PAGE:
Protecting the autographs on my ukulele?
May 18, 2016 1:54 PM   Subscribe

I recently took my ukulele to a convention and had it signed by two gentlemen close to my heart. I still want to play it (even more so now!), but I worry about the signatures scratching/fading.

The ukulele is an Ibanez with spalted mango laminate and a high gloss finish - so nothing very fancy, but I still want to make sure whatever I do to it will not affect the sound and playability. It was signed with an Edding paint marker. Can anyone suggest the best way to protect the autographs from fading or scratching? Thanks!
posted by Skybly to Grab Bag (6 answers total) 1 user marked this as a favorite
 
Mask off the areas you don't need to protect, perhaps remove the strings, give it a wipe with a lint free cloth and then a good dose of clear aerosol lacquer should do the trick.

Trial this on something that isn't the Ukulele itself just to make sure the lacquer doesn't reactivate the paint beforehand.
posted by stackhaus23 at 2:57 PM on May 18, 2016 [1 favorite]


Ibanez's guitar manual (couldn't find one for ukuleles) says the finish can be scratched by polyester cloths and damaged by solvents containing alcohol which leads me to think the finish is shellac. In which case a coat or two of shellac would be an ideal top coat. This EC safety sheet says that black paint pens contain a couple solvents and carbon black. This safety sheet for the Gold pens only lists the solvents. So whatever the pigment is it is probably pretty non-reactive.

However being a natural product shellac can be tricky to spot coat. You might end up having to coat the entire front of the instrument while masking off the sides. It bonds well to base coats and can be easily repaired if scratched without stripping unlike a lot of other finishes.

Having said all that I'd contact Ibanez and ask them. Whatever they use as a finish is probably the best thing to use as long as you test it before hand to make sure it doesn't attack the marker.
posted by Mitheral at 3:56 PM on May 18, 2016 [2 favorites]


Make sure the coating you choose doesn't dissolve and smear the signatures. I guess test it in an extremely small portion of the uke.
posted by JimN2TAW at 4:04 PM on May 18, 2016 [1 favorite]


Have you contacted the manufacturer and asked what the coating is, and what they recommend?

http://www2.ibanez.com/contact/
posted by wenestvedt at 6:29 PM on May 18, 2016 [1 favorite]


It is highly unlikely that your ukulele is finished in shellac or even nitrocellulose lacquer - these two traditional instrument finishes do not lend themselves to modern mass production and at this point are used only for very high-end or custom-made instruments. It's almost certainly some kind of catalyzed polymer, and most likely polyurethane. The warnings from the guitar manual are because solvents are bad for any finish or the actual wood if you're sloppy with applying it, and polyester cloths are inherently too abrasive, they'll put scratches in any highly-polished finish.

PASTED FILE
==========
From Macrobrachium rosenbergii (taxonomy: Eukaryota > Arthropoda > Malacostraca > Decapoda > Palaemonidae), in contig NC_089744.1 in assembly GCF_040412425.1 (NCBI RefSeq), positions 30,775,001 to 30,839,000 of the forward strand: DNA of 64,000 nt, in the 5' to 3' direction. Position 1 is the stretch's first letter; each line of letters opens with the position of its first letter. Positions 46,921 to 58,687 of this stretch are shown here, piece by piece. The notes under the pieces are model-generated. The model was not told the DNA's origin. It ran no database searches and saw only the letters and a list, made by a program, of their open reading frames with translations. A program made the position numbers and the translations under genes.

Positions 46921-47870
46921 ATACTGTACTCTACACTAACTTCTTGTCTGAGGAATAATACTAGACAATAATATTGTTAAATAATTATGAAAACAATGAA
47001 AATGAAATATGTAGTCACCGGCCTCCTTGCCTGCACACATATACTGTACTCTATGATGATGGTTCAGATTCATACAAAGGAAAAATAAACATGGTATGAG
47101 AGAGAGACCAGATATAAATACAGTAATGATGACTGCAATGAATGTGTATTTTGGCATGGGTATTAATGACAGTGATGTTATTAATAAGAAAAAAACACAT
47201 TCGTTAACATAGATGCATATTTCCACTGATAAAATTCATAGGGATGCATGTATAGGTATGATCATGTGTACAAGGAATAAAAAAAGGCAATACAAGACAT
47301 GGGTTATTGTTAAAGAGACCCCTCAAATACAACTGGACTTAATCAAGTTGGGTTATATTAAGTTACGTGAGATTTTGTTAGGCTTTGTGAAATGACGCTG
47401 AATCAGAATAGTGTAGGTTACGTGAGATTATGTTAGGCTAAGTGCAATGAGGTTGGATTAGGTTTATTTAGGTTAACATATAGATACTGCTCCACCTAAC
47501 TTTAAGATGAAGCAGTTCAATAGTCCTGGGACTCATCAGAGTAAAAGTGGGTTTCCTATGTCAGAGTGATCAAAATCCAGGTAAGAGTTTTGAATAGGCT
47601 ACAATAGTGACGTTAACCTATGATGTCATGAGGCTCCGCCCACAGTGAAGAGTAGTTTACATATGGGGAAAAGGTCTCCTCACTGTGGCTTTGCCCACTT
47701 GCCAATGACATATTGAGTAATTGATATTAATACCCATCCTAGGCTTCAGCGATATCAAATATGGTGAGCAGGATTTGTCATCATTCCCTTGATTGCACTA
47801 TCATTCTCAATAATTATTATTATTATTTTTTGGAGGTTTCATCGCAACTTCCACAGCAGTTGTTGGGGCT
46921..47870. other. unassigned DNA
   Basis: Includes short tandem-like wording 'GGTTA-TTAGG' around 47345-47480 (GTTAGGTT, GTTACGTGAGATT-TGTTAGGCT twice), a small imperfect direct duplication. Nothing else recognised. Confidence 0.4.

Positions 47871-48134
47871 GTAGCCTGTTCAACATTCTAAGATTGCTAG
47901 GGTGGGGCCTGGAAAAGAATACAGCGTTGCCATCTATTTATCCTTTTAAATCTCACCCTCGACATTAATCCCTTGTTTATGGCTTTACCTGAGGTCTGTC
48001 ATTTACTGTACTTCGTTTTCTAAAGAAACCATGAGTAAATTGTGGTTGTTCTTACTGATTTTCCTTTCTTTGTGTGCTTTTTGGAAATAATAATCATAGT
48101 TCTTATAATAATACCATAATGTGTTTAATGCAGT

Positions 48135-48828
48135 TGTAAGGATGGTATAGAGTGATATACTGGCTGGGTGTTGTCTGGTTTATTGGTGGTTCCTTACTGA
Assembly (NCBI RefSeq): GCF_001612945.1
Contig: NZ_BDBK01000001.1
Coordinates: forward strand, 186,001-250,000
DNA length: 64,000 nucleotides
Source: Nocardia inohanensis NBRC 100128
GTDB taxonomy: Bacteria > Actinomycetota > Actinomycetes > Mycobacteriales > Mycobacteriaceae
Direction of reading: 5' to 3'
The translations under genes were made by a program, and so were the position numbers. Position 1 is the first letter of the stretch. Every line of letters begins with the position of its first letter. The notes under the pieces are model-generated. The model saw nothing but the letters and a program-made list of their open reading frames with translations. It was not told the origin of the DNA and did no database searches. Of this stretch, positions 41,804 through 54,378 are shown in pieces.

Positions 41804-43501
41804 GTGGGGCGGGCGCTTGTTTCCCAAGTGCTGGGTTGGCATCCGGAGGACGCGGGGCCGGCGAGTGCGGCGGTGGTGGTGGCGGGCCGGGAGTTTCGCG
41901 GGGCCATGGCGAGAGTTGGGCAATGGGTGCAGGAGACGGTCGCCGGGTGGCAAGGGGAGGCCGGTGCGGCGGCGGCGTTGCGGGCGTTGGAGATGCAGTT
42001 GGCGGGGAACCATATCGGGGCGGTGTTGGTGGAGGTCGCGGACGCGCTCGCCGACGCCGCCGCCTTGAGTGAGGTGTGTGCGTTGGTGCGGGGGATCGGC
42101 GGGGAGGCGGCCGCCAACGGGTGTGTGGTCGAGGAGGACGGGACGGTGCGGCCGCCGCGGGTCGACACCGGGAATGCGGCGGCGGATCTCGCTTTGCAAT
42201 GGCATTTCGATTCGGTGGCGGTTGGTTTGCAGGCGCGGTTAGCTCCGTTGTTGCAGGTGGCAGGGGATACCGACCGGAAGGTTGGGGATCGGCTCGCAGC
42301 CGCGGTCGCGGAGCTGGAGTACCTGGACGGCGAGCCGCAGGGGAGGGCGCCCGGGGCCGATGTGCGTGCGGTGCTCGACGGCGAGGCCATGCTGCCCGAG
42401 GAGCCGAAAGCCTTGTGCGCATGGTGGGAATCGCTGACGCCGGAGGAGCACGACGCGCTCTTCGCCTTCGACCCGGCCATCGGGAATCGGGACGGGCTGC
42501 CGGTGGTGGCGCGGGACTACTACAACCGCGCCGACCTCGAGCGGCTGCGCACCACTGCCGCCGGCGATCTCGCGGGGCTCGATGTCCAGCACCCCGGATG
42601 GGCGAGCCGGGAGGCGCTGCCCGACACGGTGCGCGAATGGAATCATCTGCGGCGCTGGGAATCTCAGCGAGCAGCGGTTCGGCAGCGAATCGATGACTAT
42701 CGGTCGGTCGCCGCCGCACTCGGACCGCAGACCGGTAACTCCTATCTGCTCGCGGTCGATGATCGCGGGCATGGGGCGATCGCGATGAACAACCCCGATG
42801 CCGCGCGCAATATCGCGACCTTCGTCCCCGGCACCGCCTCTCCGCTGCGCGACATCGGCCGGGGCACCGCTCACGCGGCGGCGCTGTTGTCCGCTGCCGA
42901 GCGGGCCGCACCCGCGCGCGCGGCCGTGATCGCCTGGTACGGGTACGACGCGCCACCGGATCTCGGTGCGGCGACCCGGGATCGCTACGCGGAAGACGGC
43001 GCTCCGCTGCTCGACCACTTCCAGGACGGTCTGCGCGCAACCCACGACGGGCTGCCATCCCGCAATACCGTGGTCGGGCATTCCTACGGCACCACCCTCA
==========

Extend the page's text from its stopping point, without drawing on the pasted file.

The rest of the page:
I agree that you should probably see if Ibanez will give you details on the finish or some ideas, but most likely a few thin coats of spray clear urethane or acrylic will do the trick. Aerosol cans are fine. I've had better luck with Krylon products than anything else.

Some Googling supports stackhaus23 & JimN2TAW's concerns about the marker reacting with your clear coat and dissolving or blurring. Some suggest using a water-based product to help reduce the chance of this happening. Some people report good results with applying a thin coat or two of artist's fixative first, others have reported good results simply from keeping the initial coats very very thin, almost not-even-there, and plenty of time to dry between coats.

The ReRanch Guitar Finishing Forum would be a good place to look for tips and tricks.

You'll want to do a test run on the back, including a tiny mark with your marker, just to be sure. Mask off the areas you don't want sprayed (the bridge and fretboard) and gently wipe with a tack cloth and then a very soft lint-free cotton rag before spraying.

Some thoughts from my own experience finishing/re-finishing guitars:

1) multiple VERY THIN coats is the way to go - if you think you missed a spot far better to wait and hit it on the next coat than try to "touch up" a spot while the finish is still wet. Plus see above about marker possibly reacting with the finish unless it's VERY thin.

2) Unless the product you're using specifically says "must recoat within X time frame" ignore every claim about how quickly the product supposedly dries. Give it lots of time, like 12 hours, to dry and cure before each re-coat and especially before actually playing. Yes, this means you might have to live without your uke for a week, and you should have someplace clean to park it while you work on it and wait for coats to cure.

3) You might be able to see where the new finish is due to overspray or a difference in height. Option one would be to just finish the entire front of the uke, option two would be to dig into very very fine grit sandpaper (like 2500-grit or higher) and then buffing compounds to smooth out the edges of the new layer of finish.
posted by soundguy99 at 6:33 PM on May 18, 2016 [3 favorites]


See if you have a local guitar or violin repair shop. It's pretty likely you do, and they will do a far better job preserving your instrument and signatures. This is worth paying professionals to do correctly.
posted by stoneweaver at 9:08 PM on May 18, 2016 [2 favorites]


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